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Ways to Honour National Day for Truth and Reconciliation

September 29, 2021

September 30, 2021 marks the first National Day for Truth and Reconciliation.
The day honours the lost children and Survivors of residential schools, their families and communities. Public commemoration of the tragic and painful history and ongoing impacts of residential schools is a vital component of the reconciliation process. Below are some ways to spend National Day for Truth and Reconciliation.
Wear Orange
Both the National Day for Truth and Reconciliation and Orange Shirt Day take place on September 30. Orange Shirt Day is an Indigenous-led grassroots commemorative day that honours the children who survived Indian Residential Schools and remembers those who did not.
This day relates to the experience of Phyllis Webstad, a Northern Secwpemc (Shuswap) from the Stswecem’c Xgat’tem First Nation, on her first day of school, where she arrived dressed in a new orange shirt, which was taken from her. It is now a symbol of the stripping away of culture, freedom and self-esteem experienced by Indigenous children over generations.
On September 30, all Canadians are encouraged to wear orange to raise awareness of the very tragic legacy of residential schools, and to honour the thousands of Survivors.
Hear Phyllis Webstad share her experiences and the origination of Orange Shirt Day in Canada. She discusses the present situation and her hopes for the future.

In order to remedy the legacy of residential schools and advance the process of Canadian reconciliation, the Truth and Reconciliation Commission (TRC) made 94 calls to action. Click here to read them.
The TRC spent six years travelling to all parts of Canada and heard from more than 6,500 witnesses. The TRC also hosted seven national events across Canada to engage the Canadian public, educate people about the history and legacy of the residential schools system, and share and honour the experiences of former students and their families.
The TRC created a historical record of the residential schools system. As part of this process, the Government of Canada provided over five million records to the TRC. The National Centre for Truth and Reconciliation at the University of Manitoba now houses all of the documents collected by the TRC.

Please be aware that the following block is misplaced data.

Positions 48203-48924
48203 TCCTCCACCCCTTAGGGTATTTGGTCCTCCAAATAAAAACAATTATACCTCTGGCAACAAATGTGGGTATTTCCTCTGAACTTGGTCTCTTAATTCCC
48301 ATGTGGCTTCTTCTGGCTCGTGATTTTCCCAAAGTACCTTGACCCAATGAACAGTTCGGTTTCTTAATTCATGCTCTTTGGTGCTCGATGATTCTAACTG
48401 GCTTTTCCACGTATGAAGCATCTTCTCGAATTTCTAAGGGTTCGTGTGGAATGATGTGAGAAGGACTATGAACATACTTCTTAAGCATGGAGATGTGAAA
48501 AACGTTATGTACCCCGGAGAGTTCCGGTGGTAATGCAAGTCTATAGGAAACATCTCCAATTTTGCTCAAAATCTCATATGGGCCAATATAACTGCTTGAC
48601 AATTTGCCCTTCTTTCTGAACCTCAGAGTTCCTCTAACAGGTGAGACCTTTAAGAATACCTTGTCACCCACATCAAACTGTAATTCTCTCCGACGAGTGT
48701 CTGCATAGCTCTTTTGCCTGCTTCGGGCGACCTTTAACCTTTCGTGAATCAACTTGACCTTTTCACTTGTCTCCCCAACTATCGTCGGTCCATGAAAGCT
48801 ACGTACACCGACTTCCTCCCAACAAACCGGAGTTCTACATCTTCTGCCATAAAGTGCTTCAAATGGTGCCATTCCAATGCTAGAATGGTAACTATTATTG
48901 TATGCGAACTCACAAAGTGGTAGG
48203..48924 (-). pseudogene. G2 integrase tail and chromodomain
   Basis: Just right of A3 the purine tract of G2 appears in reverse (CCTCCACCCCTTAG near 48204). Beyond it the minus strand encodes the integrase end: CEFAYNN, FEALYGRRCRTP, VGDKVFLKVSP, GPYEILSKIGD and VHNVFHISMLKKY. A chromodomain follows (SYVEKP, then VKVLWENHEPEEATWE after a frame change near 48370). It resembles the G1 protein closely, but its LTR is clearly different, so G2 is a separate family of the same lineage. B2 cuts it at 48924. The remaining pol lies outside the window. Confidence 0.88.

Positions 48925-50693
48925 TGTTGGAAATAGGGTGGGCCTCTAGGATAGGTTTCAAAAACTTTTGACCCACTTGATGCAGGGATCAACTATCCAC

In June 2015, the TRC held its closing event in Ottawa and presented the executive summary of the findings contained in its multi-volume final report, including 94 “calls to action” (or recommendations) to further reconciliation between Canadians and Indigenous peoples.
In December 2015, the TRC released its entire six-volume final report. All Canadians are encouraged to read the summary or the final report to learn more about the terrible history of Indian Residential Schools and its sad legacy.
Territory land acknowledgements are one small part of disrupting and dismantling colonial structures. Learn what traditional lands you live or work on, and the Nations who have called it home. Visit native-land.ca and start by entering your address, or by mousing or clicking around on the map to see the relevant territories in a location.
Once you click, a number of links will appear with different nation names. By clicking on those links, you will be taken to a page specifically about that nation, language, or treaty, where you can view some sources, and learn a little more.
The Winnipeg Public Library has books and online resources to help learn more about Canada’s Indian Residential Schools System.